Number one, I do NOT recommend you purchase an instrument online. I can tell you too many horror stories about students who have purchased instruments online that were unplayable. Besides supporting a local business, a music store can do a "setup" of the instrument and be there if any issues arise.
Size: This is a personal preference. I like concert size as a starting point for younger kids, but the instrument size you choose does not have much to do with YOUR size. Find one that feels comfortable in your hands. (Another reason to go to a local store!)
This video explains the different sizes that are available for ukuleles. (Please note - the video says that they recommend Soprano size for children - I disagree with this. Many adults play soprano!)
Model Recommendations & Where to Purchase
The following brands and models are ones that I have personal experience with, but are by no means the only decent instruments.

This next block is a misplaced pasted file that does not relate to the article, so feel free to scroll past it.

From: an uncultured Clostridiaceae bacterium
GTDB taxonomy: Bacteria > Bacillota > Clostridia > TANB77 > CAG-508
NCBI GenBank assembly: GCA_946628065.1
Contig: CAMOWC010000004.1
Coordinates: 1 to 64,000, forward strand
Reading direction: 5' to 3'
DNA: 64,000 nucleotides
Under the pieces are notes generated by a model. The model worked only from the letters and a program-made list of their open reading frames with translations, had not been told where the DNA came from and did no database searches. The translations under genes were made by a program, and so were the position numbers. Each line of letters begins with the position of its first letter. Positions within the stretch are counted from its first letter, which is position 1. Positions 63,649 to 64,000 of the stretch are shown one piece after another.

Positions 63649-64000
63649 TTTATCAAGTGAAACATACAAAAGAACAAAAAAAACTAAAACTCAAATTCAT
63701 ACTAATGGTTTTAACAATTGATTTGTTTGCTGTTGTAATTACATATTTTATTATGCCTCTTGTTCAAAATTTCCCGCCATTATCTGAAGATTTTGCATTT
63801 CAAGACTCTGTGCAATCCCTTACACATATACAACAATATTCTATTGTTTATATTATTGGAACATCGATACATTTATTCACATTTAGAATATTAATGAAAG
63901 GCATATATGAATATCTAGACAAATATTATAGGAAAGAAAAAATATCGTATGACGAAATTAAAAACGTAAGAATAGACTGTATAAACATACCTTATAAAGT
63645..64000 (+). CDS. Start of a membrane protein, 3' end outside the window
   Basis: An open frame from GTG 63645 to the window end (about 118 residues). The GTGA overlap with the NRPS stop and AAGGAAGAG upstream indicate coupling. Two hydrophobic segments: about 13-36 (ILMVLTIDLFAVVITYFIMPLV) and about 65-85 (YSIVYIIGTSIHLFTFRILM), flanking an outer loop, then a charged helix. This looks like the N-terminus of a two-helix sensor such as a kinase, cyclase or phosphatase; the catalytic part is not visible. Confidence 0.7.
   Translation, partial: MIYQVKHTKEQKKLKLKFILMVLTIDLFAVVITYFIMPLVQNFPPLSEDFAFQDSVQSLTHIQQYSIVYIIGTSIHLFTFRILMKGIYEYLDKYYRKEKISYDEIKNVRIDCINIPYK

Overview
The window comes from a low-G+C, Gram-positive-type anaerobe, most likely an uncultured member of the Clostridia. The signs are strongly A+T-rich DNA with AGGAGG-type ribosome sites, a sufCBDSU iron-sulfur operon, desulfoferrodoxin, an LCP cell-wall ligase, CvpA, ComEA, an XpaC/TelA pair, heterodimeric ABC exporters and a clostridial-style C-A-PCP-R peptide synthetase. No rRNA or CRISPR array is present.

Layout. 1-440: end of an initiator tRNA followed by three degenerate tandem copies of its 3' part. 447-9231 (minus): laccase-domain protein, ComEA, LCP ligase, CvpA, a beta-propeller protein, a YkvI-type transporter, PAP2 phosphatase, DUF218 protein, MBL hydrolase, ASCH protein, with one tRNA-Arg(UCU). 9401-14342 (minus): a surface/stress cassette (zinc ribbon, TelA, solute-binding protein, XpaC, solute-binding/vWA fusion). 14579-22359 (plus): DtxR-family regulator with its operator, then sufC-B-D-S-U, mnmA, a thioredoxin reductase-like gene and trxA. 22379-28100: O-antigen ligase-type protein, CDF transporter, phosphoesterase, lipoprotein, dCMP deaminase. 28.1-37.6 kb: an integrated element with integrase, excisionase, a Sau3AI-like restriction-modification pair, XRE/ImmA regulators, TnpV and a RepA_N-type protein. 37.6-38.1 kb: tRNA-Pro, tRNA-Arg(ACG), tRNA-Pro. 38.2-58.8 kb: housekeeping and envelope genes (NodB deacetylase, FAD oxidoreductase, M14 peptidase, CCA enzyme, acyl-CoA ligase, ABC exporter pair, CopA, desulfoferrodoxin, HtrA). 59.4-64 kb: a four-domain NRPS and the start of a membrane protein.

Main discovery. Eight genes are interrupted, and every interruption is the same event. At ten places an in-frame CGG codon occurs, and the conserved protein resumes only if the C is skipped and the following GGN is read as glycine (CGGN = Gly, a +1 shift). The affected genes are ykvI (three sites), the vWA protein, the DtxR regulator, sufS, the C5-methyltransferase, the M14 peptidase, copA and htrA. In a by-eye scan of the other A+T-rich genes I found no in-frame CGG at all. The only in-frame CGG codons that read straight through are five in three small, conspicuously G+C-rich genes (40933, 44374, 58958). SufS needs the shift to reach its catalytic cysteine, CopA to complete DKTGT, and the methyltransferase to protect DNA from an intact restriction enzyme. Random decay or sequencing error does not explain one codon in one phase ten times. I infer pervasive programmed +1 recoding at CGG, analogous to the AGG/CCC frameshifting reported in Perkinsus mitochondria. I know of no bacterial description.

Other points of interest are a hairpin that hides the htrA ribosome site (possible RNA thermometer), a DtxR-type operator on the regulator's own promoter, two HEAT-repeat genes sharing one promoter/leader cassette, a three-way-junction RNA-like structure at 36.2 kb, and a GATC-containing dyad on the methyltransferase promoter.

Don’t forget a case! A decent padded gig bag will cost around $20, and you definitely want to make this investment, since you will be bringing your own instrument to class!
I have a ukulele at home, but it’s missing strings, or the strings are old? What then?
The sound of a ukulele is heavily influenced by the strings. In my experience, far more than guitars! Many low-cost ukuleles come "stock" with black nylon (look like plastic) strings. The sound of your instrument will be DRASTICALLY improved by replacing those strings with a good set of strings!
The strings I recommend are Aquila Nylgut strings (Make sure you get the correct size for your instrument!). They are available at most music stores for around $8.
I have also grown to love, and put on all of my personal instruments, a different type of string called flourocarbon. The brand that seems to be most available is the Martin M600 strings, and are only about $6.
I've included a short video below to demonstrate the difference in sound between strings, by taking a $50 ukulele and replacing the black strings that were on it when purchased to Aquila Nylgut.